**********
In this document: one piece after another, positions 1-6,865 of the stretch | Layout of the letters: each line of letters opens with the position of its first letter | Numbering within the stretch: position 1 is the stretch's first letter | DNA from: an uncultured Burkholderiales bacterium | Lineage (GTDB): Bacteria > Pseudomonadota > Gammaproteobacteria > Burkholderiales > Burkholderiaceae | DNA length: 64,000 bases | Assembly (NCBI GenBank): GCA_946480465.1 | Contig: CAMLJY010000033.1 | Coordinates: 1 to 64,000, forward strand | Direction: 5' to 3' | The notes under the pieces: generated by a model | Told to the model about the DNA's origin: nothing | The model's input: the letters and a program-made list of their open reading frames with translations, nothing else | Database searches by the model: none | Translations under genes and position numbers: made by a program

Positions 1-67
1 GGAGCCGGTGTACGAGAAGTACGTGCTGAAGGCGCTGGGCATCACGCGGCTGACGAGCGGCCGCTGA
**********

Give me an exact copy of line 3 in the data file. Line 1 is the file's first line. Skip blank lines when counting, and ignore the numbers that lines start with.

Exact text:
1 GGAGCCGGTGTACGAGAAGTACGTGCTGAAGGCGCTGGGCATCACGCGGCTGACGAGCGGCCGCTGA